Edited by RWB
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3 hours ago, jtryka said:

Lowest mintage is different than lowest survival, but this one straddles the fence...

 

1794p50cobv.jpg

1794p50crev.jpg

So some of the metal itself can have a survival problem?

B|

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@World Colonialhas come closest to defining this phenomenon.

Mintage is affected by mass meltings, hoards, shipwrecks, unsolved thefts and the like.  Plenty of "scarce" coinage is simply unwanted with zero demand. There are notable exceptions, the '33 Double Eagle, 1804 dollar and the five 1913 V-nickels.

By contrast, condition rarity, particularly certified specimens, are far more meaningful whether we know their precise whereabouts or not.  I've a bunch of Roosters but fortunately for me, though essentially rare in Mint State, they are not widely sought. That can be a good thing when you're collecting and prices are low.  It can also be a bad thing when you're getting ready to sell.

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2 hours ago, Quintus Arrius said:

By contrast, condition rarity, particularly certified specimens, are far more meaningful whether we know their precise whereabouts or not.  

This isn't exactly what I had in mind,

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Here are two that are what @GoldFinger1969 referred to.  The first has a mintage of only 22,000 with a few hundred survivors.  The second is the flip side, mintage of 3,049,500 but probably fewer than a thousand survived (Akers 2nd edition estimates 700-750 in mint state).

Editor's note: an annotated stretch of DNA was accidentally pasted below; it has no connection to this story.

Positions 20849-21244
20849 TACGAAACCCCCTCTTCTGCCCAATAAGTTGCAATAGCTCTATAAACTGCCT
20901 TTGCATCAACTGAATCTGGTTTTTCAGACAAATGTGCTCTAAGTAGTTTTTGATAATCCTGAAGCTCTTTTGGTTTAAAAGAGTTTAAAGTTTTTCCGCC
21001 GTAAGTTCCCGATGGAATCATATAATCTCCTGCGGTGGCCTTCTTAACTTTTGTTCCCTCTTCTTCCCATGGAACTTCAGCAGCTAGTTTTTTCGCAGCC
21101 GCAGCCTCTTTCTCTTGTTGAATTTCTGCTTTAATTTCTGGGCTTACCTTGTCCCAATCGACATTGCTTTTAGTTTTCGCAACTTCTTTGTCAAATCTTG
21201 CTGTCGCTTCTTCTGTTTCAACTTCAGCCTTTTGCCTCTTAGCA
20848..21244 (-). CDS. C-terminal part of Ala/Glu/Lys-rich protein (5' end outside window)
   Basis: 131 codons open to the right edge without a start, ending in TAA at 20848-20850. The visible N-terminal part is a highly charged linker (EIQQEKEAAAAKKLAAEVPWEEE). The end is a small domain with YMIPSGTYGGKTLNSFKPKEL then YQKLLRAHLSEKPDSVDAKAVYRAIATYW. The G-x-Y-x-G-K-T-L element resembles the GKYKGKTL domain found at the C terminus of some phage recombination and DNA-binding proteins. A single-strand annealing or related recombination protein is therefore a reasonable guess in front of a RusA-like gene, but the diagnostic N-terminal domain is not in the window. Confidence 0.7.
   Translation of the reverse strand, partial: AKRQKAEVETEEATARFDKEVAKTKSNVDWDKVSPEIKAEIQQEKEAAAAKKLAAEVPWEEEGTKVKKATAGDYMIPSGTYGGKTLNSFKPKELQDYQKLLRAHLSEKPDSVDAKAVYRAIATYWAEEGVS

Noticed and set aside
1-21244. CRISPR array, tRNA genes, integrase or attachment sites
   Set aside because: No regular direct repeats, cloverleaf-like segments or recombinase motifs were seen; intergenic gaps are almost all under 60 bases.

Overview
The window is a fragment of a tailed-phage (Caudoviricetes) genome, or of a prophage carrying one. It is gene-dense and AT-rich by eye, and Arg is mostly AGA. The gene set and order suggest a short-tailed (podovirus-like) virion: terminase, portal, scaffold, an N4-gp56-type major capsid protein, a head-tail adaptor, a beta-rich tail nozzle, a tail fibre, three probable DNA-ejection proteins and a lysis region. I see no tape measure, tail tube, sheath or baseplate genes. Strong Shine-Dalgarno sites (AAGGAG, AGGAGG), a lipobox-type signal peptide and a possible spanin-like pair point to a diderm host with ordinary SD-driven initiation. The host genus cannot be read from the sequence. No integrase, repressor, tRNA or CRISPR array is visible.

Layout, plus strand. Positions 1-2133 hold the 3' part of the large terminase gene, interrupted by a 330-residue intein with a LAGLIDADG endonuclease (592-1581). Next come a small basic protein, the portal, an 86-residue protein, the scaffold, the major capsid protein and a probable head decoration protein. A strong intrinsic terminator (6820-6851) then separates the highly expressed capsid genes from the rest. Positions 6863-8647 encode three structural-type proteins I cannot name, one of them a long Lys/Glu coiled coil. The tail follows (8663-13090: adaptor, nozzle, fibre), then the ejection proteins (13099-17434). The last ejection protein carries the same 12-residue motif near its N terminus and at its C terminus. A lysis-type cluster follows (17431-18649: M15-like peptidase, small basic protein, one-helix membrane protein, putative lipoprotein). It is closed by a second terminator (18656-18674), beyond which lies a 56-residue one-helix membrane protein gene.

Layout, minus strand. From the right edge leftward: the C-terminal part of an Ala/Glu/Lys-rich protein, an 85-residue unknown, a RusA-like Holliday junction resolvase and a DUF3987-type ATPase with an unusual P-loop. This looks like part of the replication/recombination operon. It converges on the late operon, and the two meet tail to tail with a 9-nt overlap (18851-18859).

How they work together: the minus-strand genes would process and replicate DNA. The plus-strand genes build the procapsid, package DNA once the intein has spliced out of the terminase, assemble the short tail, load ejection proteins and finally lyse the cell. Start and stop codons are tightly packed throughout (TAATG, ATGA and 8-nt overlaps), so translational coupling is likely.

1908s20dobv.jpg

1924d20dobv.jpg

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[I would just like to say at the outset that there is, as you shall shortly and surely see, no relation between the sober reflections made in a comment by World Colonial above, who IMHO, has a good grasp of the subject matter at hand, and the discombobulated rant that follows...]

Low mintage?  My wife and I pledged our marginal lives, our sub-subsistence fortunes and our somewhat sacred honor to each other, apparently for naught according to members here who regard official U.S. Mint coin output as sacrosanct. Grading be damned.

Seven of the sixteen Rooster dates I own are P-graded, MS-64 thru 67, with none graded higher. That counts for nothing. (Visualize, if you will, Alex fr PA's large yawning, ho-hum emoji).

Three, the 1st a 1911, 2d rarest in the series (MS-67) is 3/0, the 2nd due in New York tomorrow from Germany after an intensive two-year search that left no stone unturned, is a 1902, (MS-64) also 3/0. The 3rd, is a 1903, (MS-65) 2/0.